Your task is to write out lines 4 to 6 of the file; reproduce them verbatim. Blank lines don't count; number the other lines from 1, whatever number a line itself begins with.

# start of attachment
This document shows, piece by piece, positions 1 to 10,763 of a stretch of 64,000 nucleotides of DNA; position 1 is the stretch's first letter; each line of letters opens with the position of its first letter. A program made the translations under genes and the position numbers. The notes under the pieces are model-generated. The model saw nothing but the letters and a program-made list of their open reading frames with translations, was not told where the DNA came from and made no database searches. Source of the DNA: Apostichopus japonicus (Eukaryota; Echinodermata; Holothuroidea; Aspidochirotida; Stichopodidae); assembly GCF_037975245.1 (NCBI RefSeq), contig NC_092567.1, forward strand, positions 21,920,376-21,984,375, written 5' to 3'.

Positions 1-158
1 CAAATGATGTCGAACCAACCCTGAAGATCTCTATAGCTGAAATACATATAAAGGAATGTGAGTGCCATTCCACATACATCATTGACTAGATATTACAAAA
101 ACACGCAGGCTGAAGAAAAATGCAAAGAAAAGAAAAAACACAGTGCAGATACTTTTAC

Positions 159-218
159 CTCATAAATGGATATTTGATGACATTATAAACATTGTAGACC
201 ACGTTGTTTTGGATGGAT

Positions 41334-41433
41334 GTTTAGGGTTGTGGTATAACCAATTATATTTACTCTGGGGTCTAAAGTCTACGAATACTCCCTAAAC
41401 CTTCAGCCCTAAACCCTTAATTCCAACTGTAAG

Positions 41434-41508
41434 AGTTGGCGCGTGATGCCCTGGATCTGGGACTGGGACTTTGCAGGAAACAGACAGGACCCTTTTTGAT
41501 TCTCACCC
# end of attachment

101 ACACGCAGGCTGAAGAAAAATGCAAAGAAAAGAAAAAACACAGTGCAGATACTTTTAC

Positions 159-218
159 CTCATAAATGGATATTTGATGACATTATAAACATTGTAGACC